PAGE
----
Visit the Salt Cathedral

Once you arrive at the Transport Terminal, it’s a straight line walk to the Salt Cathedral and the grounds. It took us about 15 minutes, but that’s because we stopped in the main square to take some photos because it was gorgeous and relatively quiet.

Zipaquira Cathedral main square Bogota, Colombia

Entrance into the Salt Cathedral is about US$18 and this does include a tour, which they offer in multiple languages. We weren’t really in the mood for a tour so we decided to go on in with the tour and then separate ourselves and walk on.

It can be easy to get lost in here, but luckily there are lots of people and tour groups so if all else fails, you just join a tour group and eventually you’ll get out.

When you walk in, it takes a while for your eyes to adjust because it’s just so dark. I think what struck me the most was the quiet chanting in the background at all times. It made the place feel a little eerie but contributed to the mystique and atmosphere.

Lit up blue cross in underground Salt Cathedral in Zipaquira, Colombia

As you walk throughout, the plaques in the wall take you through the crucifixion. Unfortunately, I don’t think we did it in order but I know the story so I wasn’t massively bothered by that.

Main cathedral and cross in Salt Cathedral in Zipaquira, Bogota, lit up purple

The vastness of this underground cathedral was incredible. I had no idea it was this big! Honestly, I didn’t know that much about it to begin with, but the fact we walked over a mile underground in this thing was impressive.

Salt Cathedral in Zipaquira, Colombia The Creation of Adam carved into the rock in the ground

One of my favorite parts of the cathedral is when you near the end, there are intricate scenes carved into the rock. The detail was incredible and with the purple light on it, it was absolutely breathtaking.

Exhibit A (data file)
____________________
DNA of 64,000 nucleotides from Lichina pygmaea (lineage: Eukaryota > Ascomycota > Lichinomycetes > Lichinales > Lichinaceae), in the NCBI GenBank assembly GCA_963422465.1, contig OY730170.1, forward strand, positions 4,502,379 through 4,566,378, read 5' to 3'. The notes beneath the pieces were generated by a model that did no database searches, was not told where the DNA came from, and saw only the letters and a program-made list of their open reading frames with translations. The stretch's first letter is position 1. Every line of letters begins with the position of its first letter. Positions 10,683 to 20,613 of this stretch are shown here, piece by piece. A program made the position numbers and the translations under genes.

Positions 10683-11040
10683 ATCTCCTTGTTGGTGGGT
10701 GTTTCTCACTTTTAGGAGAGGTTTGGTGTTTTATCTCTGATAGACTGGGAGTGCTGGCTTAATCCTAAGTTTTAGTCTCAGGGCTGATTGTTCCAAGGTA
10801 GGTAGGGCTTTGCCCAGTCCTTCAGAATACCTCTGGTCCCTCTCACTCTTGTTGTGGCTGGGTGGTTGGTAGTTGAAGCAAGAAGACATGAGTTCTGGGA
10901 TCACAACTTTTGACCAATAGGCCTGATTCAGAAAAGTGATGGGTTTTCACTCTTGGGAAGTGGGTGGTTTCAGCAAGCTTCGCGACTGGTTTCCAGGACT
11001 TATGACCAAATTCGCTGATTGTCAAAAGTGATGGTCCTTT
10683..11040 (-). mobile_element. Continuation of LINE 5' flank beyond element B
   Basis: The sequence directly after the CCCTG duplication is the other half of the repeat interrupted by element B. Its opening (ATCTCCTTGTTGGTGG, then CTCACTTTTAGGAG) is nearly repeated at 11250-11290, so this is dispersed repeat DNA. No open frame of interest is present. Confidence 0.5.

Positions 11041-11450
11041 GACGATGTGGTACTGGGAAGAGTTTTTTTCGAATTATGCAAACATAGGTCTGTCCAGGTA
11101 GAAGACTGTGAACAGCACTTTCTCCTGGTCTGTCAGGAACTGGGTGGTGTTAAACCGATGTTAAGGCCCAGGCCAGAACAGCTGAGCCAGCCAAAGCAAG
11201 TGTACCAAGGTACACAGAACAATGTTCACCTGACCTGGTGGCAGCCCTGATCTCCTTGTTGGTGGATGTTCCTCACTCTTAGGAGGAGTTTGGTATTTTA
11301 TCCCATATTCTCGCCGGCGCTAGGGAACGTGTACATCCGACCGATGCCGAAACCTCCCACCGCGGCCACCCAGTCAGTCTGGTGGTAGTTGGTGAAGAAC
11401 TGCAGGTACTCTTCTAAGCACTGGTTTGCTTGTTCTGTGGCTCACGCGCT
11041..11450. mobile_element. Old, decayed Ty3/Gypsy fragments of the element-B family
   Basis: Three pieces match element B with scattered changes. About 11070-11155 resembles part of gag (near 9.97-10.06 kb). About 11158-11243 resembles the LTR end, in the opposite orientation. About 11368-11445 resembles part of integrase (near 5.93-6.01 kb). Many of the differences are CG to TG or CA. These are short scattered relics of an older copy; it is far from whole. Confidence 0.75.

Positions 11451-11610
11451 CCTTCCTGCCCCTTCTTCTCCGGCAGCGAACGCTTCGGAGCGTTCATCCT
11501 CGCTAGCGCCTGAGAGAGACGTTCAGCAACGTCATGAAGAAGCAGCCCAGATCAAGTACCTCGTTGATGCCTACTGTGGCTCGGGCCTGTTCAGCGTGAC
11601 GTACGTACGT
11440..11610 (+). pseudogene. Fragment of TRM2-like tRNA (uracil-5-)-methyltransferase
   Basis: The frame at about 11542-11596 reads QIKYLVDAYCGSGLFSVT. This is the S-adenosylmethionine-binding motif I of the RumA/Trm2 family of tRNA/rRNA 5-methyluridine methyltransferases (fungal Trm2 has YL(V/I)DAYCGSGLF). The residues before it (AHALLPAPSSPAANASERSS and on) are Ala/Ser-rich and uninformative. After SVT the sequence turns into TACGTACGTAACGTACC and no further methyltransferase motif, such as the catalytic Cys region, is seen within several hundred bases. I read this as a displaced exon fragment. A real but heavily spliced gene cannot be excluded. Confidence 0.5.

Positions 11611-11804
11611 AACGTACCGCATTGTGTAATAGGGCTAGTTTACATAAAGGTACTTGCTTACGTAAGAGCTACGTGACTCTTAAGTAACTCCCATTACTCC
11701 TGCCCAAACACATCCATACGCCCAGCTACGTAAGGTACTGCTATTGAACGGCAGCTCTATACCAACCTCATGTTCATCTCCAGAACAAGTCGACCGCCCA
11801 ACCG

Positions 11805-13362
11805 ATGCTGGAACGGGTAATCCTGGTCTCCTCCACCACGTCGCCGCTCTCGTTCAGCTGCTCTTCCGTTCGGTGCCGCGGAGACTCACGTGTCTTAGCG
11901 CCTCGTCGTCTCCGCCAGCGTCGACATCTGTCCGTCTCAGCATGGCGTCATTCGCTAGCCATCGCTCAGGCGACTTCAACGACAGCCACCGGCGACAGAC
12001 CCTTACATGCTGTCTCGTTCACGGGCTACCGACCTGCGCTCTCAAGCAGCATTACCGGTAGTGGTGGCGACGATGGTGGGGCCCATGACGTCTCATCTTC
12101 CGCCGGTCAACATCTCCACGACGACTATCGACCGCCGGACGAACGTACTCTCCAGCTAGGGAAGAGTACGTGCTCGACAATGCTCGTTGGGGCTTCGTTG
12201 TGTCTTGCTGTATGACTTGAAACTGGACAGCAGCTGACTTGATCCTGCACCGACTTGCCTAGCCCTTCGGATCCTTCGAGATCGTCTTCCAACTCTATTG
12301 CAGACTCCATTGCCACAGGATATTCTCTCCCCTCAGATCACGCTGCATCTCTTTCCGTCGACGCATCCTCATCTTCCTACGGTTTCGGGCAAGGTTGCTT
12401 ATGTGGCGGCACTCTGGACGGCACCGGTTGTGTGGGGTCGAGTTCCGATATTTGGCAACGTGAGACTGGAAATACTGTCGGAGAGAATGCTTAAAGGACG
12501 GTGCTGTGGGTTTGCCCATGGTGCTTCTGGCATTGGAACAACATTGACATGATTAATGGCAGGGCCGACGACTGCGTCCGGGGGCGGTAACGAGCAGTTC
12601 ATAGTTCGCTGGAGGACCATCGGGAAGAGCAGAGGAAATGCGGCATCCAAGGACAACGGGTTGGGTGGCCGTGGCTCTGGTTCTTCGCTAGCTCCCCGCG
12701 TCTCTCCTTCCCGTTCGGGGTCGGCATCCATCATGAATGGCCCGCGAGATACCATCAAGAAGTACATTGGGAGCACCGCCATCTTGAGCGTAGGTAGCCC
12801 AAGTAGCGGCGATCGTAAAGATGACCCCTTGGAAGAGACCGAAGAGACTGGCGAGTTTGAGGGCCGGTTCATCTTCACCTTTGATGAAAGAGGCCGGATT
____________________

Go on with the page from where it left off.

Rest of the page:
Owl carved into rock wall in Salt Cathedral in Zipaquira Colombia

Tree and leaves carved into rock in Salt Cathedral Zipaquira

One of the oddest things in the entire place was this bucket hanging from a stick over a hole. I don’t know – I never figured out what it was but if any of you know PLEASE tell me in the comments because I’m dying.

It was kind of cool but… let’s be honest, it was incredibly creepy. What on earth is a child’s sand bucket doing hanging from a stick over a hole in a shrine-like way?

Zipaquira Salt Cathedral History

So the Salt Cathedral is gorgeous and impressive and vast, but my main question was just why. Why go to all the trouble to build a cathedral underground and in a salt mine?

Believe it or not, the Salt Cathedral is actually fairly new in history terms, only being built in the 1950s.

Work originally started on what is called the ‘Old Cathedral’ and that was built into an active salt mine but this inevitably led to structural safety concerns so they started the ‘New Cathedral’ 200 feet below the old one.

The cathedral is still a functioning church and is considered one of the most notable achievements in Colombian architecture.

So to answer the question of why, the answer is why not.

Should you visit the Salt Cathedral in Zipaquira and by bus?

Heck yes! The Salt Cathedral was truly a highlight of my trip to Bogota and for around $20 you get admission and transport, which is pretty amazing.

Once you know what you’re doing, the bus is a fantastic way to get between these two great cities and this makes for a perfect half day or full day trip.

Salt Park Zipaquira